That grade is for the dish as a whole. S described it as “bland,” although his portion was microwaved and a few days old. Straight out of the saucepan, the cheesy sauce tasted really, really good to me – it had a unique flavor that totally fit my “neutral flavor” criterion. But baked? It just tasted… bland. I don’t understand what happened! If I were grading the sauce alone, it’d definitely get a higher grade, but the dish as a whole just doesn’t merit it, alas.

The third contender was…

The New Farm Mac & Cheese (the Get Sconed! version)

This M&C is legendary. It has a storied history with roots in the out-of-print New Farm Vegetarian Cookbook. The original recipe is floating around the web somewhere, but once I heard that it contained ample amounts of both margarine and oil, my nerves failed me and I sought out a slightly less heart-attack-inducing variety. Jess’s version fit the bill, with its much-reduced fat content (which is not to say that this is a low-fat recipe!). I followed Jess’s recipe, although I didn’t make it gluten-free, and I didn’t add any of the optional add-ins.

Baked mac & cheese in a green square dish with a plate of M&C in the background.

This picture is even uglier than the previous one.


  • Very, very creamy – totally satisfied that creamy-pasta urge.
  • Neutral flavor, pretty typical to any nutritional yeast-based sauce.
  • Coated the pasta nicely.
  • BONUS: According to S: “Congeals just like cheese when cold.” Ha!


  • The neutral flavor very nearly crossed the line into bland territory.
  • Contains both margarine and oil. Blurgh.
  • The minced garlic bits were a little odd and detracted from the texture.


S said that this one had “a cheese-like tanginess that permeate[d] more than the others.” Incidentally, this recipe contains the most nutritional yeast compared to the other two. Hmm! He didn’t know that, because he wasn’t with me when I made the second two recipes. I’m not sure I’d call it tangy, but maybe that’s because what he called tangy just tastes like nutritional yeast to me. Generally, though, this one filled the M&C void most strongly for me. Initially I thought it was a little boring, but it really grew on me – straight out of the oven, it was incredibly creamy. I have to begrudgingly admit that the oil might be the secret ingredient for maximum creaminess.

So, coming in a hair above the others, Jess’s version of the New Farm Mac & Cheese won this showdown. Ultimately, though, my ultimate mac & cheese might be a combination of the VeganYumYum and the New Farm varieties. I think that the tomato paste in the VYY recipe really adds a unique flavor to the cheese, while the olive oil in the NF recipe makes the sauce incredibly creamy. I think I’m going to experiment on a hybrid recipe! :)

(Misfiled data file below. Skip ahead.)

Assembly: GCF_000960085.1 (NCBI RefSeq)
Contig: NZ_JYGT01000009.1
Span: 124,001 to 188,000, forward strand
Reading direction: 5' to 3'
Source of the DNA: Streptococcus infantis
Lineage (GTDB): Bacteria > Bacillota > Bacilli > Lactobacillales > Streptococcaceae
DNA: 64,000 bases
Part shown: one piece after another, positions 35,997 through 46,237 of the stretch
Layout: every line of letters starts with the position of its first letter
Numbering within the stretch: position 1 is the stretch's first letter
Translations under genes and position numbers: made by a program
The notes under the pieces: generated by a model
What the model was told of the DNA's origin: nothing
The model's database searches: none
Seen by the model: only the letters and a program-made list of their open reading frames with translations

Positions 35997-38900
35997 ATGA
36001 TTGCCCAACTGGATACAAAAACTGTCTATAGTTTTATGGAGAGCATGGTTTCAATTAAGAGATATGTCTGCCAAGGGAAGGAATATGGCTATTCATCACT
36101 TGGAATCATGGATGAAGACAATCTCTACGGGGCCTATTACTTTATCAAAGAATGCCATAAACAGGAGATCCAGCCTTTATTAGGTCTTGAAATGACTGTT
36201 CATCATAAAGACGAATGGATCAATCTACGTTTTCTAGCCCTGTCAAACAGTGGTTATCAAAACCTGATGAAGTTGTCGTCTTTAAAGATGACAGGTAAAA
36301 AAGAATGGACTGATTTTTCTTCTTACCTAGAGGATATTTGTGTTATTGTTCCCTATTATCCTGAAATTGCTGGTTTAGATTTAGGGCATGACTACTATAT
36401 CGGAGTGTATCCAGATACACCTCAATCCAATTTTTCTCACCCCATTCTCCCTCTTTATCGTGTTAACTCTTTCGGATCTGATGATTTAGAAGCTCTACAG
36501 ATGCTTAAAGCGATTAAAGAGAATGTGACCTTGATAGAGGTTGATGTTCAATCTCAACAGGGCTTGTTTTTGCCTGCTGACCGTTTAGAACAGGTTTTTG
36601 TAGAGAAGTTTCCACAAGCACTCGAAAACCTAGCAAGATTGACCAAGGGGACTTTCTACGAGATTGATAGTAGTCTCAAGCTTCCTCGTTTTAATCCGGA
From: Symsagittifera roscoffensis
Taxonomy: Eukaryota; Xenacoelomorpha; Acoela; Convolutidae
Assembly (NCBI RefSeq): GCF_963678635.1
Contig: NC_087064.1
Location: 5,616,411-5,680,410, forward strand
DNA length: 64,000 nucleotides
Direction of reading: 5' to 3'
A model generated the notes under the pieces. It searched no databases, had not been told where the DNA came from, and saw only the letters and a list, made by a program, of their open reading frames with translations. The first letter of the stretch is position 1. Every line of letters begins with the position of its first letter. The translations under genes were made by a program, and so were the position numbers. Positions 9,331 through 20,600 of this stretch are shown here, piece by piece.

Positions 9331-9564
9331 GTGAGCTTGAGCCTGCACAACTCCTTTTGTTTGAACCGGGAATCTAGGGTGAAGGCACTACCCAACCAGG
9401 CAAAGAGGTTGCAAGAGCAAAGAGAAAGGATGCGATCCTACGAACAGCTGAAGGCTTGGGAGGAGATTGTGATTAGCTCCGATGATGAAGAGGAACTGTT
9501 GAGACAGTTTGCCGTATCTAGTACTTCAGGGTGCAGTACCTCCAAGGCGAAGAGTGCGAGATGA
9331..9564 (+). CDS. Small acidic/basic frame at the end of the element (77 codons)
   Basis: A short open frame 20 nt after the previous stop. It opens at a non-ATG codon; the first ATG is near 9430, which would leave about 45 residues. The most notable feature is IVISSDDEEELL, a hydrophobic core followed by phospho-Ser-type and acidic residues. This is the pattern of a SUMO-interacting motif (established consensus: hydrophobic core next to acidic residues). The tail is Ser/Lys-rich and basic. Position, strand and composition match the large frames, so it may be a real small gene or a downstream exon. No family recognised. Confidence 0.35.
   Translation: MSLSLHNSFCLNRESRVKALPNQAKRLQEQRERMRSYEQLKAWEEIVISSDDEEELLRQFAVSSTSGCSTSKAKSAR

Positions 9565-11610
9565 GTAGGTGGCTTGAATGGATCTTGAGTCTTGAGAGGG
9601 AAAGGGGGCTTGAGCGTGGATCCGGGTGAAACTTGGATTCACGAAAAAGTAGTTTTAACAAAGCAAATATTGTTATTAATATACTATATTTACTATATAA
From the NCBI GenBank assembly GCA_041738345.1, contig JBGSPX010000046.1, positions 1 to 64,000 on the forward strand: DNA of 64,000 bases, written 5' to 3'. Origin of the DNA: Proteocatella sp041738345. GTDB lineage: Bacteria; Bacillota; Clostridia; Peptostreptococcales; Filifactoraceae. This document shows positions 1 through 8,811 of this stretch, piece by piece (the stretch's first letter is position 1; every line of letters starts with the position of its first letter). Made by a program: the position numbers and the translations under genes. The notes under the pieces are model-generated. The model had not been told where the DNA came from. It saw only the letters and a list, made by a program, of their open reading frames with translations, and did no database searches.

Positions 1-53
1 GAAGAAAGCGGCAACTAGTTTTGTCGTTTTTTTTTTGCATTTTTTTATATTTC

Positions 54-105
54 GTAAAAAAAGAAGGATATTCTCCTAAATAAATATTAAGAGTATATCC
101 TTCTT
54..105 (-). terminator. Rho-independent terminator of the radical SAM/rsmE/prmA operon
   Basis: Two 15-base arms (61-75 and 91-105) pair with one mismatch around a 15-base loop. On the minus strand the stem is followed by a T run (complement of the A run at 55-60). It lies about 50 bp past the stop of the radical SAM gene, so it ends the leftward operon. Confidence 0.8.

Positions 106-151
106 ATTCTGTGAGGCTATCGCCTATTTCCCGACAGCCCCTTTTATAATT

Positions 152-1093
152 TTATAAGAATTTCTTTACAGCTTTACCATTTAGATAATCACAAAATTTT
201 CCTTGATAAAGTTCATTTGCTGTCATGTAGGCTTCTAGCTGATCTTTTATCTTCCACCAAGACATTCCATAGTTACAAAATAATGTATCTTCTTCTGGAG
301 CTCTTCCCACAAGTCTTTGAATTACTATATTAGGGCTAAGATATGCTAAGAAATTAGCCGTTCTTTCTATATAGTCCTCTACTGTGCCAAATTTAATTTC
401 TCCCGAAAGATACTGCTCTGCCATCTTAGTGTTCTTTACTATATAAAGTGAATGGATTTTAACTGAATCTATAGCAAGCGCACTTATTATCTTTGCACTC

I would be remiss in posting about this showdown if I didn’t mention The Noochy Noodle, a blog devoted solely to tasting and reviewing vegan mac & cheese. Whether it comes from a box or from a fancy-pants vegan restaurant, Kristen is dedicated to reviewing all the vegan M&C she can find. It puts this tiny little showdown to shame, really. I highly recommend you check out The Noochy Noodle for all your vegan mac & cheese needs!

What’s your favorite mac & cheese recipe? How many have you tried?

Note: This is a scheduled post, because I’m currently in Italy. Apologies for any weirdness with auto-publishing!

Carnival Squash Risotto

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My encounters with risotto have been few and far between, but each has been magnificent. There was the one I ate the last time I was in Italy, definitely not vegan but definitely delicious. And then there was the sublime Sweet Pea Risotto I had at Karyn’s on Green this past August when S and I were in Chicago for a weekend. I still think about that dish every so often, sighing gently as I recall its delicate flavor and creamy texture. But, despite my thus far excellent encounters with risotto, I’ve never made it myself. Having read anecdotes that made risotto-cooking out to be a behemoth of a task, a David vs. Goliath-esque challenge, I feared that I’d somehow bungle it up and mar my otherwise perfect relationship with the dish.

So it was with a mix of excitement and trepidation that I discovered a recipe for Carnival Squash Risotto just as I was beginning to fear that the aging carnival squash on my dining room table was withering on the inside, secretly rotting while its outsides remained colorful and bright. But because MoFo is a time for pushing your cooking comfort zone, I decided to try the recipe, and I’m very glad I did!